For about the last 30 years I have had the opportunity to visit about 30 different churches each year. Most of the older people I’ve met love their church and want to see it continue as Christ tarries. They just don’t know how to hand off ministry and leadership opportunities to upcoming generations. They don’t want their young people to walk away from church, but they are not sure exactly what to do about it either. Friends, mentoring (especially in various aspects of ministry) may be your answer. If older people are willing to develop positive and personal relationships with young people at church (like even in the church foyer), they often find that these young people have a heart for God and would love to live for Him over the long haul. It is amazing to me how encouraging, personal relationships break down the barriers of external trends and fads. Who knows? Maybe the two generations have more in common than they realize.

4. Mentoring provides ways for people to minister to others who have things in common.

That being said, one of the best ways to make mentoring connections is through the things the two generations may have in common. It’s not that hard to identify some areas of commonality: you go to the same church, you live near each other, you have the same interests or hobbies, or the older person has gone through life experiences that the younger person is going through now. I love the story in Acts 11 where Barnabas was sent to the early Antioch church to encourage them spiritually (see Acts 11:23). The greater text in that chapter tells us that one of the reasons Barnabas was sent there was because he had certain things in common with many of the people there. Those background experiences gave him a great opportunity to connect.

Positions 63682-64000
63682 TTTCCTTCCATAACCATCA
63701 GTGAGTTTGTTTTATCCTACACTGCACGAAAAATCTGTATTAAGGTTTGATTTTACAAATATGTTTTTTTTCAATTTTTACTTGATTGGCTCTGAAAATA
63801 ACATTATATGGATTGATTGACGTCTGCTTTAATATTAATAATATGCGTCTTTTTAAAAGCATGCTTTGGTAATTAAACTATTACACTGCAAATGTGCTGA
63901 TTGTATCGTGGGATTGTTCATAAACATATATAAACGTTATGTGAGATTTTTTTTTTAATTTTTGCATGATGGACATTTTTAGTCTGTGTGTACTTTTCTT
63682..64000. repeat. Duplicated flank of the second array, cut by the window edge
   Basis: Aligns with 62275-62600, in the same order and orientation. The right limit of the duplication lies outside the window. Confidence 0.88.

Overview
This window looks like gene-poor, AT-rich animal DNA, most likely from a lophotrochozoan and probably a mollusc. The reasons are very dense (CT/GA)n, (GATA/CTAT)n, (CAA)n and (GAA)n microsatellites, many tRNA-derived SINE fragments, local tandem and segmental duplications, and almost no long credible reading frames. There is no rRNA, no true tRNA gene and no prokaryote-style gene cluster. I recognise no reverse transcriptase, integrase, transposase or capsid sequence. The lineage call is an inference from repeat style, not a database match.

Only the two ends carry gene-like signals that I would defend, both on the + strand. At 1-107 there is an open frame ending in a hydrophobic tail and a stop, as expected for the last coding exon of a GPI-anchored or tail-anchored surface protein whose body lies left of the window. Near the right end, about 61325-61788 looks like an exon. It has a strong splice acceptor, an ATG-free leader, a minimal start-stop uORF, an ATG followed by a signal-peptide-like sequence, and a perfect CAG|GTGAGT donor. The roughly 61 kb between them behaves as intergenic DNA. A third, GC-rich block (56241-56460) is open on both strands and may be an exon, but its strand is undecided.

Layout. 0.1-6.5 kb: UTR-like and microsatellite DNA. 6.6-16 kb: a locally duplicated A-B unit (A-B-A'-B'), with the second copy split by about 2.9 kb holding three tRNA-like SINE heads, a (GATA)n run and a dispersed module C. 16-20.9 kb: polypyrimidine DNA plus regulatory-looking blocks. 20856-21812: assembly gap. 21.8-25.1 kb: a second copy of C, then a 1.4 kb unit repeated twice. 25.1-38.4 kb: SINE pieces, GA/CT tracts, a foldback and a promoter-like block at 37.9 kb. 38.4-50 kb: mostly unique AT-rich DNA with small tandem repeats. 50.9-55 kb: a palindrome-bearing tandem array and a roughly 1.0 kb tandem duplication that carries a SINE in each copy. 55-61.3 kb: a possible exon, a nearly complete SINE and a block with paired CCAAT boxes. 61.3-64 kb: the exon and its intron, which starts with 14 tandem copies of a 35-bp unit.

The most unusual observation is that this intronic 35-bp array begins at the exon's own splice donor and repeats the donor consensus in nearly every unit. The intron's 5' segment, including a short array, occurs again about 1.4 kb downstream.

5. Mentoring is Biblical.

Take a look at Titus 2:1-5. The Apostle Paul specifically instructed his readers to connect the generations. He believed that older people could be used greatly by God to “admonish” or encourage, train, teach, and challenge the younger people in that church. This pattern is what God intended. He wants older believers to minister to younger people and to encourage them in the things of the Lord. As this passage indicates, the older men and women certainly have the life experience to help younger people in specific areas of life – like in family situations (see verses 4 and 5).

NOTE: For more specific information on how mentoring connections could be developed and implemented in your church, take a look at my new book, Mentoring the Next Generation: A Practical Strategy for Connecting the Generations in Your Church. You can purchase a copy on my website at: www.GoingOnForGod.com.

5 Ways Parents Approach Youth Ministry

in Parents/youth ministry by
  • 5things.jpg

Let’s face it, a lot of youth workers sometimes view parents as almost one of the necessary evils of youth ministry. A friend of mine took a survey a few years ago in his network of approximately 400 youth workers. He asked them to name the biggest concerns they faced in local church youth ministry. The most listed answer was “parents of teenagers.”

Here are 5 basic ways that parents of teenagers approach youth ministry. It has been my experience that somewhere along the line all youth workers will face parents in each of the following categories: